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Homework Help: Gravitational Force OR Angular Momentum

  1. Aug 3, 2011 #1
    My classmates and I are having a debate on how to solve the following problem. We are told that (and this has been posted on this message board before) that a planet of mass M and radius R is moving SLOWLY through a dust cloud of density (rho). Some of the particles will be attracted to the planet. Find the retarding force on the planet from the dust particles.

    I think that if you set up a typical gravitational force problem and solve the smaller mass in terms of the mass of the dust you get something as such:

    \frac{-4GM\rho\pi R}{3}

    On the other hand a few of the others think that it can be solved using angular momentum….as so:




    The argument against my idea is that it only treats the planet as if it were going through a cylinder picking up what was only directly in front of it. I don't see that validity in that argument. Can anybody put in a fresh word on the subject? Please?
  2. jcsd
  3. Aug 3, 2011 #2


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    Staff: Mentor

    It's an interesting concept. The planet will pick up all of the dust in its path, plus that which is near enough to it that it can be accelerated into the surface before the forward speed of the planet takes it out of reach. But in addition to this, the entire field of particles will be set into motion, accelerated towards the planet, and all left drifting in its wake (each dust particle left with a component of its velocity in the direction of motion of the planet). The planet will lose momentum as it accelerates even distant dust particles.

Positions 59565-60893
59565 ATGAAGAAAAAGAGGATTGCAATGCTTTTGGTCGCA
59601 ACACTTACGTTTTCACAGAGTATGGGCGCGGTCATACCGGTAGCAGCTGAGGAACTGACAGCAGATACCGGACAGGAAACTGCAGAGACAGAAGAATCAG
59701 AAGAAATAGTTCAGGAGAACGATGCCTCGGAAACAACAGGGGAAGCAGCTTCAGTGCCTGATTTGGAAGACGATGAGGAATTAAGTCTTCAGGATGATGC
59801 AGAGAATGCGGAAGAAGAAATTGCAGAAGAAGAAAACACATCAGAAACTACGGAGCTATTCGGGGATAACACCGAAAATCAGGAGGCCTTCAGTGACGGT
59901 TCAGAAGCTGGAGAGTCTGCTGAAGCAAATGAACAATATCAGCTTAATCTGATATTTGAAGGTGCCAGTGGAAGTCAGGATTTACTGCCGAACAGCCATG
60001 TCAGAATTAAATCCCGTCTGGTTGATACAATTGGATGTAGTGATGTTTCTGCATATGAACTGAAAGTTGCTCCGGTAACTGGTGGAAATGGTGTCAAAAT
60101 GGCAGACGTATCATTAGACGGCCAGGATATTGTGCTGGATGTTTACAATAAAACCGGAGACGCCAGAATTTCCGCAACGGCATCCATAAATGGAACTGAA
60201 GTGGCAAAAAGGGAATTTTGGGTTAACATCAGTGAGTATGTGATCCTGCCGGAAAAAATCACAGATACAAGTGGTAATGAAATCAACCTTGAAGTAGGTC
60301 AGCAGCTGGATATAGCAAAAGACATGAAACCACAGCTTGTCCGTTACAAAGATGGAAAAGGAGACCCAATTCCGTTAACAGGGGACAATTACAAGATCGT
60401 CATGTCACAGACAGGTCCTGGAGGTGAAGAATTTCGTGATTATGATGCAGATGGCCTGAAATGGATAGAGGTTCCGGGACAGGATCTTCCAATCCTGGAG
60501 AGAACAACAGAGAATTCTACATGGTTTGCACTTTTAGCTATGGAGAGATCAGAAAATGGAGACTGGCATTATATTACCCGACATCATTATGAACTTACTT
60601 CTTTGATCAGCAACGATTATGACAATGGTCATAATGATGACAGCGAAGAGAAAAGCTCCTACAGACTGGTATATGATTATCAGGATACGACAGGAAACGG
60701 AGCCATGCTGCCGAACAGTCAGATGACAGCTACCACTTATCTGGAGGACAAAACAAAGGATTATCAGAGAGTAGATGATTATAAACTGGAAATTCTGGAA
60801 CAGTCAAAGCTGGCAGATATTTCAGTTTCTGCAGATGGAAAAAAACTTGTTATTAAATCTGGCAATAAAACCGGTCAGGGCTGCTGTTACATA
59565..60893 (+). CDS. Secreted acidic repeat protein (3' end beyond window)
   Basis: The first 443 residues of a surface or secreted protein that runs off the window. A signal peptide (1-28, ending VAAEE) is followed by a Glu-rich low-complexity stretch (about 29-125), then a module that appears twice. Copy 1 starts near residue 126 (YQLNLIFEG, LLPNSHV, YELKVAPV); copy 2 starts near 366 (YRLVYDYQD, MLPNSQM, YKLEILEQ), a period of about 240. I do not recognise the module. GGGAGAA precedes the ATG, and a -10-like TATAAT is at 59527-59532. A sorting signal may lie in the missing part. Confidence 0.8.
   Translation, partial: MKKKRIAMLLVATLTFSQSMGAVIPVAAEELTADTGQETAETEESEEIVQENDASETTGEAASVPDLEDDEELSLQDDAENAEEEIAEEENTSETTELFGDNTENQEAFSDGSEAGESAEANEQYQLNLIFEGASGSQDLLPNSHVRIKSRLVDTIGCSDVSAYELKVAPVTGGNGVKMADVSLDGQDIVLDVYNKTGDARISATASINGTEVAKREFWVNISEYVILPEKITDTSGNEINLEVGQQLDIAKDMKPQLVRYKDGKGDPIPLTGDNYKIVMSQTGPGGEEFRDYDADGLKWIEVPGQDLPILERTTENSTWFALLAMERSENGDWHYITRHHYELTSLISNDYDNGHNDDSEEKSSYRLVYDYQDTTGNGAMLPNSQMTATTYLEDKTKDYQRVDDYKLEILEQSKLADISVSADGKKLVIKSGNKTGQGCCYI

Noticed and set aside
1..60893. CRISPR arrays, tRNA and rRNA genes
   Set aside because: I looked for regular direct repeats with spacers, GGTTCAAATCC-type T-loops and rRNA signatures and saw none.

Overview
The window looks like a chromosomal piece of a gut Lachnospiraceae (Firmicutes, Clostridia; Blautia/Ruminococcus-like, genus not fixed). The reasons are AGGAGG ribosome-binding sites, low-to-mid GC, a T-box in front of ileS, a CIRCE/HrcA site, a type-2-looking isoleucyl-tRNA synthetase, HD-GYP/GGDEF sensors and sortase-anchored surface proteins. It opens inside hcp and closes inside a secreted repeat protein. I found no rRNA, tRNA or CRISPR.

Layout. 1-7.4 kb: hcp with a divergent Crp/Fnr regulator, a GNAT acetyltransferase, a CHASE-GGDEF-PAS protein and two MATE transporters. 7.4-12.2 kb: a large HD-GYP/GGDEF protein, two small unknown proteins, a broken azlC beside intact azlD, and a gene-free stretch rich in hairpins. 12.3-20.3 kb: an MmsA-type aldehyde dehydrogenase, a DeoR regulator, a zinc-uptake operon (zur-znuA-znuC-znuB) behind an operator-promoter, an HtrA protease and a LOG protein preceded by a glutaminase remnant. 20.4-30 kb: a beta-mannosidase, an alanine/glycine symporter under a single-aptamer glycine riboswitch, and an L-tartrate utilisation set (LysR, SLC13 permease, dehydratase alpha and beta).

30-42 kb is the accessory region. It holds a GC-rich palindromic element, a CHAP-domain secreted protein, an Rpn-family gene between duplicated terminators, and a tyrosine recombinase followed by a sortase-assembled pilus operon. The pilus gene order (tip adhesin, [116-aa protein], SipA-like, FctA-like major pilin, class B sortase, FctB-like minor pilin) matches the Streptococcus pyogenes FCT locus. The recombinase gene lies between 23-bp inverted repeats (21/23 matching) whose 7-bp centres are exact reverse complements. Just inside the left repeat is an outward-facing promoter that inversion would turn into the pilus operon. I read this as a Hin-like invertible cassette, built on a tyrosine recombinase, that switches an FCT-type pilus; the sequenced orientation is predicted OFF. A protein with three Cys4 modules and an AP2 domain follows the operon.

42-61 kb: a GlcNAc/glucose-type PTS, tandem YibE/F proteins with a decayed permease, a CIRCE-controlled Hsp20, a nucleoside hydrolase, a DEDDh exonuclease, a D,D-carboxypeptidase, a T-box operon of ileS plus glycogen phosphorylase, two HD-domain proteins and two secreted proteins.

I think the maths is beyond me., though I can see it will involve an integration from 0 to infinity. :smile:
  4. Aug 3, 2011 #3


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    Homework Helper

    I guess the most correct way to solve this problem would be to simulate billions of tiny dust particles, and to get the acceleration of each particle, you must calculate the gravitational force due to all other dust particles and the planet, and then there's also the contact force with other dust particles.
    This would take a lot of computer power though :)

    There's no analytic solution to the problem of gravity between 3 or more objects - its called the 3-body problem (in this case there's a lot more than 3). So to solve, you must find the acceleration on all objects, and numerically calculate what happens for each time step
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